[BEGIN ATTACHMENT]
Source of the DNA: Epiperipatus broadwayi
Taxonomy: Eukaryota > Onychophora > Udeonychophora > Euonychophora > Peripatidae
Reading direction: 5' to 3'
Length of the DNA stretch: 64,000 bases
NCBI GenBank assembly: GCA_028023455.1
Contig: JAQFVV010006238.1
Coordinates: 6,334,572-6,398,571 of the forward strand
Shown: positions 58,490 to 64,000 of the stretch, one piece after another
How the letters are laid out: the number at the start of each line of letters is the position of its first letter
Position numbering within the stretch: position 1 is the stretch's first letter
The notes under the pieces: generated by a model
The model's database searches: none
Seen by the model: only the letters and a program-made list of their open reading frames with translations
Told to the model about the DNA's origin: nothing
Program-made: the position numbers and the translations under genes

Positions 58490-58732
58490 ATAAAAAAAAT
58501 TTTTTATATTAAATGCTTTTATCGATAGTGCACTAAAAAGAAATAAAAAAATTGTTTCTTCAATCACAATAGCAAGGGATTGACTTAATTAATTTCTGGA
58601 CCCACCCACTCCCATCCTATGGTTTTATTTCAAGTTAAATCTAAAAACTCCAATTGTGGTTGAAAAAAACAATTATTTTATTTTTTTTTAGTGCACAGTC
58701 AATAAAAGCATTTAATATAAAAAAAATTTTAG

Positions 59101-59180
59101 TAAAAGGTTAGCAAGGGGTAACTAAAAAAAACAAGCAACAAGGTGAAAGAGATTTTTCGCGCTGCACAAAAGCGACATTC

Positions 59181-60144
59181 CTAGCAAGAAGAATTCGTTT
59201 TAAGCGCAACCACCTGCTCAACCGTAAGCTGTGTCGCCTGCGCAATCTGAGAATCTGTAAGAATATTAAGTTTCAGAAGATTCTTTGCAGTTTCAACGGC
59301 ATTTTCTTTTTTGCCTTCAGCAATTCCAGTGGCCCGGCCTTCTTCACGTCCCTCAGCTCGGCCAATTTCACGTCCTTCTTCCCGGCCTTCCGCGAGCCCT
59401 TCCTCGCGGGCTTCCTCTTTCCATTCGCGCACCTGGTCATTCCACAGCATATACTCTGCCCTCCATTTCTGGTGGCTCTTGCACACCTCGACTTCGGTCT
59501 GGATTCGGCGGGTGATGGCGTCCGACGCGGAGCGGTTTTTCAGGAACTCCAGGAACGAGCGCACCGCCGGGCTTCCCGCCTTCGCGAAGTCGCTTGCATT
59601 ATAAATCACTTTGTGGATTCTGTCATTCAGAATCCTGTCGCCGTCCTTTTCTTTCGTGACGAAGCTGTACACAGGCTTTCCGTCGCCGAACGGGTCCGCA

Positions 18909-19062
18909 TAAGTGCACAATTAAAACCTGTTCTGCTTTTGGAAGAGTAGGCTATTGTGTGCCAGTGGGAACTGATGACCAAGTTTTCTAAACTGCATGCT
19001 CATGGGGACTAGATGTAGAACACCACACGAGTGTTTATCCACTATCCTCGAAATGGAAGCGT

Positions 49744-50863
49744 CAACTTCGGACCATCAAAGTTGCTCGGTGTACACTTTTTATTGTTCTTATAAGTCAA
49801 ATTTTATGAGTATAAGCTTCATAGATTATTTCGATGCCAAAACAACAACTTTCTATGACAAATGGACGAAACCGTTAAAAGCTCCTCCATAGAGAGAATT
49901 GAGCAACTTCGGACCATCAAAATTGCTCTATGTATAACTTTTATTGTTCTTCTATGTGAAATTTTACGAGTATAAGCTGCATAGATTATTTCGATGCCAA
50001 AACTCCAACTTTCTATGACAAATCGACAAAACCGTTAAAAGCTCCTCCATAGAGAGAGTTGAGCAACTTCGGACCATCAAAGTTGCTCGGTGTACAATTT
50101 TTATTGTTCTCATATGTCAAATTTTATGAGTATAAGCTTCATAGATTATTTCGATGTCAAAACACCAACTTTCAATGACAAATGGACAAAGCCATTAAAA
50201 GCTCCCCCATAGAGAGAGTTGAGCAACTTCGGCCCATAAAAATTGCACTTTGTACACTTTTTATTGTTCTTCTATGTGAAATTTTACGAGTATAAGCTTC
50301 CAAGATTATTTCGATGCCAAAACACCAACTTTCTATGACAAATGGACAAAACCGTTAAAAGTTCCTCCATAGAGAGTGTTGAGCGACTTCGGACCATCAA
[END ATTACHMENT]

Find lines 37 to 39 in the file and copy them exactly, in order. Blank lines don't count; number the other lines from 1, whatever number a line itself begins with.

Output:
50001 AACTCCAACTTTCTATGACAAATCGACAAAACCGTTAAAAGCTCCTCCATAGAGAGAGTTGAGCAACTTCGGACCATCAAAGTTGCTCGGTGTACAATTT
50101 TTATTGTTCTCATATGTCAAATTTTATGAGTATAAGCTTCATAGATTATTTCGATGTCAAAACACCAACTTTCAATGACAAATGGACAAAGCCATTAAAA
50201 GCTCCCCCATAGAGAGAGTTGAGCAACTTCGGCCCATAAAAATTGCACTTTGTACACTTTTTATTGTTCTTCTATGTGAAATTTTACGAGTATAAGCTTC